Media Coverage and Stock Returns
Ninety Years of Media Coverage and the Cross-Section of Stock Returns
- Hillert and Ungeheuer
- A version of the paper can be found here.
- Want a summary of academic papers with alpha? Check out our Academic Research Recap Category.
Using a novel dataset on New York Times coverage of U.S. firms from 1924 to 2013, we re-examine the relation between media coverage and stock returns. The relation between changes in media coverage and returns is consistent with an attention-driven price pressure effect: Top-quintile outperform bottom-quintile coverage-change stocks by 10.68% during the formation year. Over the next two years, these stocks underperform their counterparts by 5.04%. In contrast to previous findings, the level of media coverage positively predicts stock returns. Top-quintile outperform bottom-quintile coverage stocks by 2.76% per year. This strategy is investable, exhibits an annual portfolio turnover of only 33%, does not depend on illiquid stocks, and attains a Sharpe Ratio of 0.48 (Momentum: 0.49).
This paper uses a novel dataset based on New York Times coverage from 1924 to 2013 (90 years), and re-examines the relationship between media coverage and stock returns. There are multiple findings and test in the paper, but highlight the primary hypothesis the authors address:
- Does an increase in media coverage lead to temporary overvaluation?
In the paper, the authors use annual New York Times coverage as the proxy for media coverage. The data is obtained from the New York Times Chronicle webpage. The authors include all ordinary U.S. firms listed on NYSE, AMEX and NASDAQ between 1926 to 2014 in their sample and then search for firm-specific articles using historical company names.
The paper finds that stocks with a strong increase in media coverage significantly outperform stocks with a strong decrease in media coverage during the formation year. But in the subsequent two years, the results show an impact-reversal pattern.
Figure 2 displays the cumulative long-short returns of buying (selling) stocks with increases (decreases) in media coverage from the beginning of the formation year t to the end of the third year after formation t+3. In the formation year, the stocks with a strong increase in media coverage outperform stocks with a strong decrease by 10.68%. In the subsequent three years, these stocks underperform their coverage decrease counterparts by 5.04%.
This impact-reversal pattern has been discovered in a shorter time period. Engelberg, Sasseville and Williams (2010) find that stock recommendations by Jim Cramer (Mad Money Show) lead to large overnight returns but subsequently reverse over the subsequent several months.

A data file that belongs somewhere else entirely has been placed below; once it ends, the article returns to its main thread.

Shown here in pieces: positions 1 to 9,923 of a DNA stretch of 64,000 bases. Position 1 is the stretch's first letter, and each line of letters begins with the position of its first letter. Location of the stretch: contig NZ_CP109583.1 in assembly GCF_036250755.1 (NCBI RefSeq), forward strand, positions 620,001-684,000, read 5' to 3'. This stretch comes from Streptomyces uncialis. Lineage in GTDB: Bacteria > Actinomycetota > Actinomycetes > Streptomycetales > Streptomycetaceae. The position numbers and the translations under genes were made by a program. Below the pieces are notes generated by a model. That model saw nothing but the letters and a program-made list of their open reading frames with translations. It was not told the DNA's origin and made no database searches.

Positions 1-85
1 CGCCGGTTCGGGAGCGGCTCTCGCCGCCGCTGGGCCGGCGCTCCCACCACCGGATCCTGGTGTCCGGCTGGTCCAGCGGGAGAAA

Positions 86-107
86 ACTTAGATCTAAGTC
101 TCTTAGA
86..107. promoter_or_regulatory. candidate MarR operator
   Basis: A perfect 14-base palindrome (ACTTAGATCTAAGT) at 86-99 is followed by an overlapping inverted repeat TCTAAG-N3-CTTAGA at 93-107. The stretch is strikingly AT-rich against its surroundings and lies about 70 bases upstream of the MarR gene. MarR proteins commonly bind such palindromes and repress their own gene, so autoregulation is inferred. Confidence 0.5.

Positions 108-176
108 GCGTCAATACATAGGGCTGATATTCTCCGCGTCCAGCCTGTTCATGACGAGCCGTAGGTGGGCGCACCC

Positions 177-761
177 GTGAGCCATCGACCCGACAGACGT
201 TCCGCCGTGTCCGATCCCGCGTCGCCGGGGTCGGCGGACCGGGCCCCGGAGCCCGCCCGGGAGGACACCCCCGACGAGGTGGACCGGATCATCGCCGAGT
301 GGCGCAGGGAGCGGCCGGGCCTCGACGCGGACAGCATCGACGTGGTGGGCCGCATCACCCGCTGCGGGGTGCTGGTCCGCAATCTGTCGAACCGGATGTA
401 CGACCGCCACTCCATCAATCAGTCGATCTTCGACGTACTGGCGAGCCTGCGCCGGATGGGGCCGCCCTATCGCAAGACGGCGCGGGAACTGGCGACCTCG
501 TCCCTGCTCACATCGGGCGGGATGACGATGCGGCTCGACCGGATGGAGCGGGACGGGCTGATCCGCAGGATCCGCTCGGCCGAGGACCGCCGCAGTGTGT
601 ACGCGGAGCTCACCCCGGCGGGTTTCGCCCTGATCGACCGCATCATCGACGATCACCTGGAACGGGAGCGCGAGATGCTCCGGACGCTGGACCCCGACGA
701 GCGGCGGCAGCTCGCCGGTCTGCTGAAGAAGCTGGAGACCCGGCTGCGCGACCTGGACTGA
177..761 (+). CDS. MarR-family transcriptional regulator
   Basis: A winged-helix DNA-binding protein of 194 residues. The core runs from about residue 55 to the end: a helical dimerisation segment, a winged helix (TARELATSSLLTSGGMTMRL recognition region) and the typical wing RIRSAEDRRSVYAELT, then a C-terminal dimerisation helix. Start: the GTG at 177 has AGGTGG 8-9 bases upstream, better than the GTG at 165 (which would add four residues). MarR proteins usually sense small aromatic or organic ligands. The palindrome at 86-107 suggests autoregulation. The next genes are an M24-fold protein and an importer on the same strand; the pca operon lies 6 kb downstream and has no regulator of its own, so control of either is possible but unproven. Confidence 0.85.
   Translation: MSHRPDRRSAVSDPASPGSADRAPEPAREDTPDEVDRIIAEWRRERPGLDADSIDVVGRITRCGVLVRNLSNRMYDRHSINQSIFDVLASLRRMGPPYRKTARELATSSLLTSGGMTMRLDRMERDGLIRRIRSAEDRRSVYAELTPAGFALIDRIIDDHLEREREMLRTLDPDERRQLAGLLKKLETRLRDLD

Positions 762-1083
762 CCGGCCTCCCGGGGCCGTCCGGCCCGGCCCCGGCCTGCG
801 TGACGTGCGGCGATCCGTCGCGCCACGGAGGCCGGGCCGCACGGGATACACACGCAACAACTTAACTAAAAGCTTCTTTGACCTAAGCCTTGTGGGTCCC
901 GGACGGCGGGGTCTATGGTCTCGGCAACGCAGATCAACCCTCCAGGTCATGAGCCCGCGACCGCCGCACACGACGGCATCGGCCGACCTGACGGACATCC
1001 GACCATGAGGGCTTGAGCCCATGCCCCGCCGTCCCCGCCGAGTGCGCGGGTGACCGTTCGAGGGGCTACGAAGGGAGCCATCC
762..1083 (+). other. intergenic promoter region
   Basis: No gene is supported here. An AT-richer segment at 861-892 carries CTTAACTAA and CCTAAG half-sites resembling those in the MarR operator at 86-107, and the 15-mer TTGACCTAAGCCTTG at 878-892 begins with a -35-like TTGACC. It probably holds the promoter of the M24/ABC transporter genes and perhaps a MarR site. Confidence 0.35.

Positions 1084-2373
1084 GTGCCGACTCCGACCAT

Beware of overreaction. Dramatic increases in media coverage may attract investor attention and lead to a short-term momentum effect, but such price moves reverse over time.
We believe true momentum, which is sustained and persistent, is driven by continuous, gradual information that is only gradually reflected in stock prices. As an example, check out the Frog-in-the-pan momentum theory.***
Please remember that past performance is not an indicator of future results. Please read our full disclaimer. The views and opinions expressed herein are those of the author and do not necessarily reflect the views of Alpha Architect, its affiliates or its employees. This material has been provided to you solely for information and educational purposes and does not constitute an offer or solicitation of an offer or any advice or recommendation to purchase any securities or other financial instruments and may not be construed as such. The factual information set forth herein has been obtained or derived from sources believed by the author and Alpha Architect to be reliable but it is not necessarily all-inclusive and is not guaranteed as to its accuracy and is not to be regarded as a representation or warranty, express or implied, as to the information’s accuracy or completeness, nor should the attached information serve as the basis of any investment decision. No part of this material may be reproduced in any form, or referred to in any other publication, without express written permission from Alpha Architect.***
If you liked this post, don't forget to subscribe to our blog.